Apr 16, 2019

Bankers are already preparing for a world without cash

Illustration: Rebecca Zisser/Axios

There's an arms race underway for control of the world's money in the coming cashless society. While a future without hard currency notes may seem far away in the U.S. where more people write checks than use digital payments, globally, digital currencies are becoming the norm at a stunning pace.

Why it matters: "We might have to be prepared for a future with a lot more digital money, maybe with cash, maybe substituting for cash," Benoit Coeure, a member of the executive board of the European Central Bank, said last week during a presentation at the IMF-World Bank meetings.

  • As more people move into the middle class in emerging nations, they're showing a clear preference for cyber currency provided by tech companies.
  • Mobile payment transactions in China rose to nearly $13 trillion in just the period from January to October last year, according to official figures from the Ministry of Industry and Information Technology cited by the South China Morning Post. The transactions were largely on Alibaba's Alipay and Tencent's WeChat Pay.
  • More tech companies are moving into the space, as are unregulated currency systems like Bitcoin.

The big picture: The Bank for International Settlements is studying digital currencies, and global central banks including Bank of Canada and Bank of Japan are looking into releasing central bank digital currencies.

  • Cecilia Skingsley, deputy governor of Sweden's Riksbank, says there's a "50/50" chance the central bank launches an "e-krona" digital currency within the next 5 years.
  • In Kenya, the M-Pesa is quickly replacing cash. Government data showed that in December Kenya had 31.6 million active users of mobile money services with a population of around 50 million.

The other side: The world's largest financial institutions are working to ensure they aren't displaced in the developed world.

  • The largest U.S. banks, including Bank of America, JPMorgan Chase, US Bank and Wells Fargo, together launched online payment provider Zelle in 2017. According to JPMorgan's CFO of Consumer and Community Banking Sarah Youngwood, Zelle is now larger than Venmo.
  • JPMorgan also announced JPM Coin in February, which allows global payment and settlement between clients on the blockchain. (Just don't call it a cryptocurrency.)

The intrigue: While Jeremy Allaire, CEO of crypto finance company Circle, argues that in the cashless society no one will pay for the ability to pay, with commercial banks dominating both digital payments and debit and credit instruments, the banks would oversee the exchange of almost all money and could thereby control its cost.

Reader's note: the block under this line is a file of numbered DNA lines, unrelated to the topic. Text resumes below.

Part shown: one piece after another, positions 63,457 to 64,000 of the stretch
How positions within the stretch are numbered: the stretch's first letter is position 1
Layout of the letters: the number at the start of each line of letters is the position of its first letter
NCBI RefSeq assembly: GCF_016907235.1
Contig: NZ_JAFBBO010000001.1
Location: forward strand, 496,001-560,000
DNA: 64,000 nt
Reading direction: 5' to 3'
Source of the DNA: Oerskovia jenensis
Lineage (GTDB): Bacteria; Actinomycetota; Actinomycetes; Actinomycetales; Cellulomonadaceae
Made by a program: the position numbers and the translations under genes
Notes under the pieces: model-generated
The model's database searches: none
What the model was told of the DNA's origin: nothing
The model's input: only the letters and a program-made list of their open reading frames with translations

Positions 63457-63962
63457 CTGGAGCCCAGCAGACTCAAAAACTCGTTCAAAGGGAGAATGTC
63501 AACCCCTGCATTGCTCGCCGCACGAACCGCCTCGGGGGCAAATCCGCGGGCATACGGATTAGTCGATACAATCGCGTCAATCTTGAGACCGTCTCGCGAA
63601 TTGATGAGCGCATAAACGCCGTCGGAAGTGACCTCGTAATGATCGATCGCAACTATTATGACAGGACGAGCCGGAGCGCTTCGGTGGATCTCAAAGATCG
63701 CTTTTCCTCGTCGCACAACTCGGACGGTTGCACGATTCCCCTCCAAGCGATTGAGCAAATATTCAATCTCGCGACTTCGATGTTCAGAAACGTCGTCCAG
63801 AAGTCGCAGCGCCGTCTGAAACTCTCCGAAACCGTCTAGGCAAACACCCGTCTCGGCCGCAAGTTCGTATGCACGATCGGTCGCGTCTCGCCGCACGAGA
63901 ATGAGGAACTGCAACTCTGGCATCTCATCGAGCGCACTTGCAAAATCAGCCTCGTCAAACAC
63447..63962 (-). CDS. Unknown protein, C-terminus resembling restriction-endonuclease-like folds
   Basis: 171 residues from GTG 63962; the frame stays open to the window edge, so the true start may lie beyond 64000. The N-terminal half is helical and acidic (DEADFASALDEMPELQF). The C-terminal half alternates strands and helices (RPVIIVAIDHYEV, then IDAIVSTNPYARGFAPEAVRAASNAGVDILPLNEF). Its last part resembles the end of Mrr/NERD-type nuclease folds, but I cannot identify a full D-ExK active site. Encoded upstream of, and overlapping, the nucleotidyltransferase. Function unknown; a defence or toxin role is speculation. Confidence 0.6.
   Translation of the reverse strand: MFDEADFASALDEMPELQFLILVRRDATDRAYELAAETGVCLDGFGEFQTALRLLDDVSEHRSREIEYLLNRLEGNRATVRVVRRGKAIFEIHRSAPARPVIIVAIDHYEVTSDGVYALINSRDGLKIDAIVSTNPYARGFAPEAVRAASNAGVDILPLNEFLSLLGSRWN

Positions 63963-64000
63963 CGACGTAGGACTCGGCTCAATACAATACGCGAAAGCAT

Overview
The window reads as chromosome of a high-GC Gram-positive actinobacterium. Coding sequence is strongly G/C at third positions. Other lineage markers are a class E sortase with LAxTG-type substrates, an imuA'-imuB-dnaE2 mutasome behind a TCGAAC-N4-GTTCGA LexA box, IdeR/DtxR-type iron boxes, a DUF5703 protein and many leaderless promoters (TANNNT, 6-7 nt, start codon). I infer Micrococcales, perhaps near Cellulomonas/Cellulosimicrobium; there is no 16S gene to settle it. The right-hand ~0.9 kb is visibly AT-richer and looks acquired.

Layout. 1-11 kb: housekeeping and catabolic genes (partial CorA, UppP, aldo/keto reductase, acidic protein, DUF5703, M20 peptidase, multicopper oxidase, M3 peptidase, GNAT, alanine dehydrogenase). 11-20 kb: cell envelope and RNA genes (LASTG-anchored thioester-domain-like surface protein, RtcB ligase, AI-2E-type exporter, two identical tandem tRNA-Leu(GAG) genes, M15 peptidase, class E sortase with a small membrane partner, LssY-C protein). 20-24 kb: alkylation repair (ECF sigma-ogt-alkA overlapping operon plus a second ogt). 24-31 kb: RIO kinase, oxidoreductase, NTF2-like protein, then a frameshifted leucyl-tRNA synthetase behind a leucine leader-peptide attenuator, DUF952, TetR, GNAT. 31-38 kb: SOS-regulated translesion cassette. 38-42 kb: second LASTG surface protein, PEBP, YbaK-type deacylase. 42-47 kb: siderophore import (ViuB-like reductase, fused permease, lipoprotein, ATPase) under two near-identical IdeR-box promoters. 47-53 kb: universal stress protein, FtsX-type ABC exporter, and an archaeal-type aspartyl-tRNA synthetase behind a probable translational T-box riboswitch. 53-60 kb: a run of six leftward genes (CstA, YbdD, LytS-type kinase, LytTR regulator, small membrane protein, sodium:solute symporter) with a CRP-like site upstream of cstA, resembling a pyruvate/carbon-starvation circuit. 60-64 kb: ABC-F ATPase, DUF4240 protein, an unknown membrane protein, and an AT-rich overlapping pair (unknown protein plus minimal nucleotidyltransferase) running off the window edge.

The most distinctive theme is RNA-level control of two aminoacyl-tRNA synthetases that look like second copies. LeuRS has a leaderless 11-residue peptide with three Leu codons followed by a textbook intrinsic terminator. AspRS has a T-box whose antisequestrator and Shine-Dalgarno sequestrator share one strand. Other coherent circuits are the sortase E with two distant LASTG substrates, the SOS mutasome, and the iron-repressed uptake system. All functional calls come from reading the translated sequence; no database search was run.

• "Payments are to their nature a monopoly," Riksbank's Skingsley said. "It may look from the outside like you have very, very many choices as a customer, but it may be a very concentrated, private system in the middle."

Go deeper: The cashless backlash is getting results

Go deeper

Ivanka Trump plans focus on coronavirus recovery for small businesses

Ivanka Trump speaks at yesterday's White House videoconference with bank and credit card executives. Photo: Kevin Lamarque/Reuters

Ivanka Trump personally lobbied top bank executives to line up the $1.5 billion in commitments to small business that were announced yesterday at a videoconference among the bank executives and President Trump — stoking competitive juices among the execs to drive up their commitments.

The state of play: Ivanka, who has had workforce development in her portfolio going back to 2017, plans an increasing emphasis on small businesses in the weeks ahead as they navigate the rescue bill’s Payroll Protection Program, sources tell me.

Public transit's death spiral

Illustration: Eniola Odetunde/Axios

Public transit systems across the country are experiencing a painful trifecta: Ridership has collapsed, funding streams are squeezed, and mass transit won't bounce back from the pandemic nearly as fast as other modes of transportation.

Why it matters: Transit agencies could see an annual shortfall of as much as $38 billion due to the coronavirus pandemic, according to TransitCenter. At the same time, they're more important than ever, with more than 36% of essential workers relying on public transportation to get to work.

Go deeperArrow3 hours ago - Health

World coronavirus updates: London mayor says U.K. nowhere near lockdown lifting

Data: The Center for Systems Science and Engineering at Johns Hopkins; Map: Andrew Witherspoon/Axios

Prime Minister Jacinda Ardern offered hope in the fight against the novel coronavirus, saying she believes New Zealand has "turned a corner" after two weeks of strict lockdown measures. But London Mayor Sadiq Khan has said the U.K. is "nowhere near" lifting restrictions.

The big picture: COVID-19 has killed over 82,000 people and infected 1.4 million others globally as of early Wednesday, per Johns Hopkins data. Global recoveries have surpassed 301,000. Spain has reported the most cases outside the U.S. (more than 141,000) and Italy the most deaths (over 17,000). Half the planet's population is on lockdown.

Go deeperArrowUpdated 4 hours ago - Health